WWEMA Still Pushing for Restrictions on ‘Buy American’ Mandates
The Water and Wastewater Equipment Manufacturers Association (WWEMA) has argued that federal water legislation should not contain mandates requiring utilities to purchase American products. Further, it said that the broad manufactured goods mandate posed significant challenges to many communities seeking to use the economic stimulus funds.
By Patrick Crow
The Water and Wastewater Equipment Manufacturers Association (WWEMA) has been vocal in its argument that federal water legislation should not contain mandates requiring utilities to purchase American products. WWEMA says the issue is one of practicality, not patriotism.
In the 2009 American Recovery and Reinvestment Act, Congress imposed "Buy American" (BA) requirements for iron, steel and manufactured goods used in federally-aided water infrastructure. WWEMA said the broad manufactured goods mandate posed significant challenges to many communities seeking to use the economic stimulus funds.
In the recently-enacted Water Infrastructure Finance and Innovation Act (WIFIA), Congress also imposed BA rules for domestic iron and steel use on all clean water projects facilitated in whole or in part by state revolving fund (SRF) loans.
The iron and steel products listed included "lined or unlined pipes and fittings, manhole covers and other municipal castings, hydrants, tanks, flanges, pipe clamps and restraints, valves, structural steel, reinforced precast concrete, and construction materials."
The Environmental Protection Agency (EPA), which is still in the process of promulgating the WIFIA legislation, is allowed to waive those requirements for individual projects if it determines that domestic iron and steel products are not available in sufficient quantities or of satisfactory quality; would increase a project's overall costs by more than 25 percent; or would otherwise be inconsistent with the public interest.
Now, in appropriations bills for the SRFs, congressional committees in both houses have approved the expansion of the protectionist mandate to drinking water projects.
That directive is unlikely to survive, since it is part of the EPA's budget. The Republican-controlled House has been attacking the Obama Administration's EPA, and the Democratic-
controlled Senate has been defending it. That politically-charged struggle seems beyond compromise before fiscal 2015 begins on Oct. 1 and is likely to result in Congress continuing the status quo.
Incidentally, the House-passed bill included $757 million for the drinking water SRF and $1 billion for the clean water SRF, reflecting the $581 million cut to the programs that President Obama proposed in his fiscal 2015 budget outline.
Vanessa Leiby, WWEMA executive director, has told Congress, "While Buy American makes a nice sound bite, it has unintended consequences that can be devastating to manufacturers right here in the United States." In a letter to key legislators last May, she outlined WWEMA's objections.
"This language creates a monopoly for a select few companies; restricts fair and open competition among U.S. manufacturers; creates regulatory burdens on municipalities, states and industry; restricts market growth; impedes technology advancement; and puts many U.S. companies at risk of going out of business.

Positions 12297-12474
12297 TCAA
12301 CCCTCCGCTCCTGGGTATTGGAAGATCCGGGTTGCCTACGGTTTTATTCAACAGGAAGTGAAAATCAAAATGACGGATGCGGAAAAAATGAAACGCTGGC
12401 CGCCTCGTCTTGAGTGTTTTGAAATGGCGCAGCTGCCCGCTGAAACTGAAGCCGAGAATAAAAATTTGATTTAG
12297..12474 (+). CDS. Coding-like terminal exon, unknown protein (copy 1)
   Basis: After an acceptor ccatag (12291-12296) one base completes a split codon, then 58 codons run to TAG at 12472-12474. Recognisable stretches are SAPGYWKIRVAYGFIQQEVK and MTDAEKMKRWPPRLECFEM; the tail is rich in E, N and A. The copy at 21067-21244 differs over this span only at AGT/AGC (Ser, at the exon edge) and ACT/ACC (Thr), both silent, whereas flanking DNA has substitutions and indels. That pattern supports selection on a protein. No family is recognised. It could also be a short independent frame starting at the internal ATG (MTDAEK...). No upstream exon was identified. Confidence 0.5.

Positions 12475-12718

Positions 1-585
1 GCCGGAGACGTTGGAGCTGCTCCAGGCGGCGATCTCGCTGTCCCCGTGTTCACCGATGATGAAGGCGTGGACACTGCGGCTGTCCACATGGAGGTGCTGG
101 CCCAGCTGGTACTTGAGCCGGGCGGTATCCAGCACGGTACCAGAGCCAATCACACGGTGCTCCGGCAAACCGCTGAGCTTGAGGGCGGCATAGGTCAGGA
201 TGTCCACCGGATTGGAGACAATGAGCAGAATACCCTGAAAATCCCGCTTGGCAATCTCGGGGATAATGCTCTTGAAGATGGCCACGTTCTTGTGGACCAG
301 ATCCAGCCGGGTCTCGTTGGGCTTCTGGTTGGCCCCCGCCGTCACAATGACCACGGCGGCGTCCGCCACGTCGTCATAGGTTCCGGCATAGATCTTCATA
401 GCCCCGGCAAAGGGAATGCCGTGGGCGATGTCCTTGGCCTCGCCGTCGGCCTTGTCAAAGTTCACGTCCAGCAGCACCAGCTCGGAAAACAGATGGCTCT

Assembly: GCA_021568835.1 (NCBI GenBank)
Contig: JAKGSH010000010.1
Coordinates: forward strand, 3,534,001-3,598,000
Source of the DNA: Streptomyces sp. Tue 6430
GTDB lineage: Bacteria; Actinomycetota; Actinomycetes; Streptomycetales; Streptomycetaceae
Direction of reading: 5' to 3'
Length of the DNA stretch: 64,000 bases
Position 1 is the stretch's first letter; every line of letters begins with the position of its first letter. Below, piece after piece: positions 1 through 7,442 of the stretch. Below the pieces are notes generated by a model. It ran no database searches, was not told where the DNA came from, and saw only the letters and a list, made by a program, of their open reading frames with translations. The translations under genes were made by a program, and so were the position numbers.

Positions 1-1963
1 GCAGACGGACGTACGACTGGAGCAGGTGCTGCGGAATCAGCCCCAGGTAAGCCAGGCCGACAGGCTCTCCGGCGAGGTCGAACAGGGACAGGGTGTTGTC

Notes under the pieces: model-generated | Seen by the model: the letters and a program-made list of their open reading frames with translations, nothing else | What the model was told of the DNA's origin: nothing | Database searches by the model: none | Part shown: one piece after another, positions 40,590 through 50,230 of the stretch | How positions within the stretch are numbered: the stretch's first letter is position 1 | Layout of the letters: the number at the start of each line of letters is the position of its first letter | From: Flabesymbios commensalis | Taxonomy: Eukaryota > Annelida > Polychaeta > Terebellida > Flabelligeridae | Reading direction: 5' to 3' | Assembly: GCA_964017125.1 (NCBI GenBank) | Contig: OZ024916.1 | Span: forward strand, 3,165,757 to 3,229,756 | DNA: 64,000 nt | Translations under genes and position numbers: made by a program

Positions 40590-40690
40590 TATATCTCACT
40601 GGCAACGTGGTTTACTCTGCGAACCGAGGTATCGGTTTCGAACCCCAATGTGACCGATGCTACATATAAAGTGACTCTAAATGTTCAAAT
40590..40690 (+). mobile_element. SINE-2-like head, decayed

"It also reduces our competitiveness in the global marketplace by creating new barriers to international trade. How can we expect and demand unrestricted trade abroad when we deny and restrict opportunities for our trading partners here in the U.S.?"
The group said that Buy American has led to a backlash from U.S. global trading partners, including Canada and the European Union, and has spawned many cases of retaliation. WWEMA is also lobbying EPA to take a moderate approach when it implements the BA provision in regulations.
The association said the "iron and steel" term should apply only to items listed specifically in legislation, not other manufactured items such as pumps, blowers, analytical instrumentation, biological and aeration equipment, disinfection equipment, filtration equipment, and ultrafiltration and reverse osmosis (RO) membrane equipment.
It said EPA should consider issuing waivers for any product listed that is not currently produced in the U.S. or not made in sufficient quantity to meet project requirements. "Pipe fitting, flanges and valves may be good examples of the types of products that may need waivers," it said.
WWEMA said manufacturers should be allowed to provide documentation of compliance through a short, standardized, one-page form. It said EPA's waiver process should be fast and the results readily disclosed to the public, engineering, firms, manufacturers, utilities, and all other interested stakeholders.
The association has established a portal on its website explaining for the water industry, "What You Should Know About Buy American." That web page contains data and resources on the effects of the requirements.
"This online portal is a one-stop resource to help manufacturers and other key stakeholders understand the legislation as well as its potential impact on their businesses and water and wastewater infrastructure projects," Leiby said. WW
About the Author: Patrick Crow covered the U.S. Congress and federal agencies for 21 years as a reporter for industry magazines. He has reported on water issues for the past 15 years. Crow is now a Houston, Texas-based freelance writer.